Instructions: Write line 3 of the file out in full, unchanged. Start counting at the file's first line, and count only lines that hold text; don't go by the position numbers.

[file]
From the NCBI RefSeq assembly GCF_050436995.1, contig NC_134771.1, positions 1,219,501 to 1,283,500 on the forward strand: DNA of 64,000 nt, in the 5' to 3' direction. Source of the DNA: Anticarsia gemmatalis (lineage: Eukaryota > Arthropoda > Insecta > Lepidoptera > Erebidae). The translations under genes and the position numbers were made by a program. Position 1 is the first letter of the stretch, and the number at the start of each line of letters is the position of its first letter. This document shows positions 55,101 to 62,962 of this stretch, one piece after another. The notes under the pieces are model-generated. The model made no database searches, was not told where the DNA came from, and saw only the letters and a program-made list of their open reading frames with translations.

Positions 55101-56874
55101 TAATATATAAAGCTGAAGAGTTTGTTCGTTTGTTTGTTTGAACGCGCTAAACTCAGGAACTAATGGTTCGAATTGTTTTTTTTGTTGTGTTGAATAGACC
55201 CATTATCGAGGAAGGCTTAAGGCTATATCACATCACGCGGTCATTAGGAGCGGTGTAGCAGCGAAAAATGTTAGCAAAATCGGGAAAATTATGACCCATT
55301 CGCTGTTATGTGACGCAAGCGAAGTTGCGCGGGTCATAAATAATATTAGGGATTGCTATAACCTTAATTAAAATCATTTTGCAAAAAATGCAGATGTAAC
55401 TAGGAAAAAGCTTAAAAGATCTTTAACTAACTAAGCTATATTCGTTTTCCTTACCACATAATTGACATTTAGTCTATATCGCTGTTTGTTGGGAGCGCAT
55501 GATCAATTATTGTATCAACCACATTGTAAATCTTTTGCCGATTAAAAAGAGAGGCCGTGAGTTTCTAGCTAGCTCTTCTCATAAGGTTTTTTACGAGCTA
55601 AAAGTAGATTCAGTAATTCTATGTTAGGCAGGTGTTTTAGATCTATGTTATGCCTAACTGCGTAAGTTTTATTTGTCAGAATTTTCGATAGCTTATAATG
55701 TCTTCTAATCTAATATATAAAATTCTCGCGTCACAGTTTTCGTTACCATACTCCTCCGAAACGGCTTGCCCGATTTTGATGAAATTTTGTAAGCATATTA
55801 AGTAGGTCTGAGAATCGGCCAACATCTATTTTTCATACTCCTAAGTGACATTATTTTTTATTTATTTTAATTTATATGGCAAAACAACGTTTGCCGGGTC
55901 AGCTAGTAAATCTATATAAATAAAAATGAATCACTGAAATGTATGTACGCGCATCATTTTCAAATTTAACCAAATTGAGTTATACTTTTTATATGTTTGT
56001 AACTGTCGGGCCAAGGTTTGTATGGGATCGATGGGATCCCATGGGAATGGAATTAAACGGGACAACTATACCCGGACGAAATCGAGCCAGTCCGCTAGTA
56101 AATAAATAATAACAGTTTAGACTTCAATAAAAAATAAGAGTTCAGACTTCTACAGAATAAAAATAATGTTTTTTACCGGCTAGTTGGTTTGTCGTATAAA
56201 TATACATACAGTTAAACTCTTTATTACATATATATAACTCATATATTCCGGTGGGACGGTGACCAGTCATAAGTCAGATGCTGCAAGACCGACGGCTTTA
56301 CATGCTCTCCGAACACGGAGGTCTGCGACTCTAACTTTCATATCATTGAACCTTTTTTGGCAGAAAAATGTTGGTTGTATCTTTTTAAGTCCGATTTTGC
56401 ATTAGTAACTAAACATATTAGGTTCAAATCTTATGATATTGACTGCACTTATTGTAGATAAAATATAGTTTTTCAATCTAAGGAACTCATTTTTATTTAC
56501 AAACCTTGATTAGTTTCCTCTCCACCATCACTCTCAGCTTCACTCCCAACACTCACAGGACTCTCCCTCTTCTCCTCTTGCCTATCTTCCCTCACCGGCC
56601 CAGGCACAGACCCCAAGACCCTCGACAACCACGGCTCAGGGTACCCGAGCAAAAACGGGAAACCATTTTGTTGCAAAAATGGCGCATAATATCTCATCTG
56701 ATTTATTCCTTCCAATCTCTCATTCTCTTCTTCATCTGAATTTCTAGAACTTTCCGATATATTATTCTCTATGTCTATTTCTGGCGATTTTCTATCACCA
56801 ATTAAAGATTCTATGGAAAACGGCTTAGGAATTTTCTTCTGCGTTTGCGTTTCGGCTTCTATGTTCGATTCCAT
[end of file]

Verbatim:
55101 TAATATATAAAGCTGAAGAGTTTGTTCGTTTGTTTGTTTGAACGCGCTAAACTCAGGAACTAATGGTTCGAATTGTTTTTTTTGTTGTGTTGAATAGACC